Khwai Village, situated on the banks of the Khwai River in northwest Botswana, hosts a population of approximately 400 people near the borders of Namibia, Zambia, and Zimbabwe.
The hunter/gatherer culture of Khwai Village, so typical of this region of Botswana, has not traditionally engaged in crop or vegetable cultivation. The introduction of horticulture and gardening education within the village’s only pre-school/elementary school and the establishment of essential infrastructure (water source, distribution and storage, proper soil, seeds, and tools) aims to foster better nutrition and health for the population which was long a desire of village leadership. Historically reliant on imported crops, the new “Teaching” garden provides a space for local children to learn about growing/cultivation of plants as well as serving to inspire parents and adults to realize the possibility and importance of freshly grown vegetables to their diet. 
Thanks to the efforts of several Colorado USA based Rotary Clubs, in collaboration with Charitable Foundations in South Africa and Rotary Clubs in Botswana, that desire is now a reality, and the village school students are now harvesting the crops and enjoying fresh, nutritious, home-grown vegetables in their meals. Importantly, parents are now expressing the desire to have their own gardens and emulate the schools “Teaching” garden in their own home plots. Such a transfer of interest is a sign of the success of this project.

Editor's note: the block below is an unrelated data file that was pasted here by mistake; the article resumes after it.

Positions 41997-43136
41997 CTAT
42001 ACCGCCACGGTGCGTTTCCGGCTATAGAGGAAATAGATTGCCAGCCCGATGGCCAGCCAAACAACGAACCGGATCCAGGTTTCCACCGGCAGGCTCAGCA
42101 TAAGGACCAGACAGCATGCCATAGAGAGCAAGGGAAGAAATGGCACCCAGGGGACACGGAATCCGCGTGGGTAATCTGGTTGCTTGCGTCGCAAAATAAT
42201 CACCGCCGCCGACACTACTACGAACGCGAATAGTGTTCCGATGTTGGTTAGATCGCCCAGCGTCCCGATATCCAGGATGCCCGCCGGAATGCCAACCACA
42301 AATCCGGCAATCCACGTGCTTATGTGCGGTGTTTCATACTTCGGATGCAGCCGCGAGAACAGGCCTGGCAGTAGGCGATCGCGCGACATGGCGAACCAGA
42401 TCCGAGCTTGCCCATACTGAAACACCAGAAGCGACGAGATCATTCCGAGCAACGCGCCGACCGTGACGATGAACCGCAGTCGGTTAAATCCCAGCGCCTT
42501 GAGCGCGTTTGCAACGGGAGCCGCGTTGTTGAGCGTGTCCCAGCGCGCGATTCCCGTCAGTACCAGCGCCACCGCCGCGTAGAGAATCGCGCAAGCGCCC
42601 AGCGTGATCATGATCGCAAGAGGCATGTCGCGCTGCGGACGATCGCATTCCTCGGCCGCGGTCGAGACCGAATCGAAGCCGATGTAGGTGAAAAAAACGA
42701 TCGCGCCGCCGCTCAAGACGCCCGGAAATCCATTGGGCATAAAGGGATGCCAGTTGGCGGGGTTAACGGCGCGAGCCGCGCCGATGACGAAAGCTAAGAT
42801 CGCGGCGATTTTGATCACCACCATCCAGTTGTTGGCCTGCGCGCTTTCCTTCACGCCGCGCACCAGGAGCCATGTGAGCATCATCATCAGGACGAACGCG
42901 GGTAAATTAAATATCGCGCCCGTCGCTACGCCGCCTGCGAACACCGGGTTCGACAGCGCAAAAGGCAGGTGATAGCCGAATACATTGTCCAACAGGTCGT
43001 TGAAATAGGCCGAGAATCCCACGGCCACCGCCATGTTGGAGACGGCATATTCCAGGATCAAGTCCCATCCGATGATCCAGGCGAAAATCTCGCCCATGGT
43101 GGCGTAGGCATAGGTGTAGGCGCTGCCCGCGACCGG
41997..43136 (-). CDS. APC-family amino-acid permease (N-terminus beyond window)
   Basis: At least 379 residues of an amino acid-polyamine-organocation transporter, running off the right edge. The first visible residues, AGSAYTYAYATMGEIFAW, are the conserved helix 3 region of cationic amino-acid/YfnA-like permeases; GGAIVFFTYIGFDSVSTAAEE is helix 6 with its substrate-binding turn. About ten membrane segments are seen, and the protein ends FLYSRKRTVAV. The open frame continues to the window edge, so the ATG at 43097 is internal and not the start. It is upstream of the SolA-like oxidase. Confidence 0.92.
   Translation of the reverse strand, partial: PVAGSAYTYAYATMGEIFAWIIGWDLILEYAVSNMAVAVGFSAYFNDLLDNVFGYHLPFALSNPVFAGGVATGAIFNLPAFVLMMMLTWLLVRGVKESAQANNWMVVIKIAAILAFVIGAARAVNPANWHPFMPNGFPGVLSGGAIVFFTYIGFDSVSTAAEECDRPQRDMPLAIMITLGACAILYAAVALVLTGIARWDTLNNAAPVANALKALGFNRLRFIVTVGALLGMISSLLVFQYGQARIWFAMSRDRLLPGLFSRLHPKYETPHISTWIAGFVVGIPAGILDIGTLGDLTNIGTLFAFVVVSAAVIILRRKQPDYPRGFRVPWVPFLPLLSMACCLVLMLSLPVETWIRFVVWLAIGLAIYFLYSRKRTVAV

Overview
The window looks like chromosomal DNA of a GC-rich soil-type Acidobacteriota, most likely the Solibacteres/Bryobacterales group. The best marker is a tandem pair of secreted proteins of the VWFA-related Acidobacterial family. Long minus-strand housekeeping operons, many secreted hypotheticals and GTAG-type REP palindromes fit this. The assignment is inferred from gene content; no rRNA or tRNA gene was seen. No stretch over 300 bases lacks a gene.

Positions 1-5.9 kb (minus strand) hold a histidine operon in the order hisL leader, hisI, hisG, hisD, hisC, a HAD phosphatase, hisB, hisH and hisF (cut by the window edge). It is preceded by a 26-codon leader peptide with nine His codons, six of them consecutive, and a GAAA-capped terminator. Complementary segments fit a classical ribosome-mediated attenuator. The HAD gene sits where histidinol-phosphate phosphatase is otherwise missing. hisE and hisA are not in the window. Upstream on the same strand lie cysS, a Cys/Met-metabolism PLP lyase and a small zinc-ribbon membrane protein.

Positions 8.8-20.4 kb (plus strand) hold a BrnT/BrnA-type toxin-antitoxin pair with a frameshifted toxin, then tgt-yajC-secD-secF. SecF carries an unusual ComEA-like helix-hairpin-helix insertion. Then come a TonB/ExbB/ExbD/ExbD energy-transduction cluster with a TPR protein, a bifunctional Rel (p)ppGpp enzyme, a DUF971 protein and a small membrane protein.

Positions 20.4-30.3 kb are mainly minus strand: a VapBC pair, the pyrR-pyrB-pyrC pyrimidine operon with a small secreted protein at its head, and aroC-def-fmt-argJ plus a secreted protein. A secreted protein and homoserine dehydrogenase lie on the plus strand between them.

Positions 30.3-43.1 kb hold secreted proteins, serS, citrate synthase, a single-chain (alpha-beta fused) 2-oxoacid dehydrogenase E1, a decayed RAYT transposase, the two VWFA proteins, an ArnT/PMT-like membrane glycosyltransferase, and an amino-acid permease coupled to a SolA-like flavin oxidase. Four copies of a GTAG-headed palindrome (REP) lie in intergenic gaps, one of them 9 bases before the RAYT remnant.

The Teaching Gardens Project was a collaborative effort involving the Colorado Rotary Clubs led by the Rotary Club of Longmont and joined by the Boulder Rotary Club and Twin Peaks Rotary and funded in part by matching funds from the Rotary District 5450.  Within Botswana, the host club: The Rotary Club of Gaborone, and guided by the charitable partner, Natural Selections Foundation. The project's conception occurred when Longmont Rotarian, Andrew Lee, a Wildlife Photographer, visited the village during a photo safari to Botswana sponsored by Natural Selection Travel, the foundation's commercial entity. 
Commencing in June 2023, the project began with the drilling of a well for irrigation, complemented by the installation of a solar-powered pump system for the garden. The garden, located within the village’s preschool, spans approximately 50 feet in length and 80 feet in width.
The sponsors are betting that with the “Teaching Garden” project not only will children’s nutrition improve but the project will serve to inspire the entire village to embrace the joys and benefits of gardening.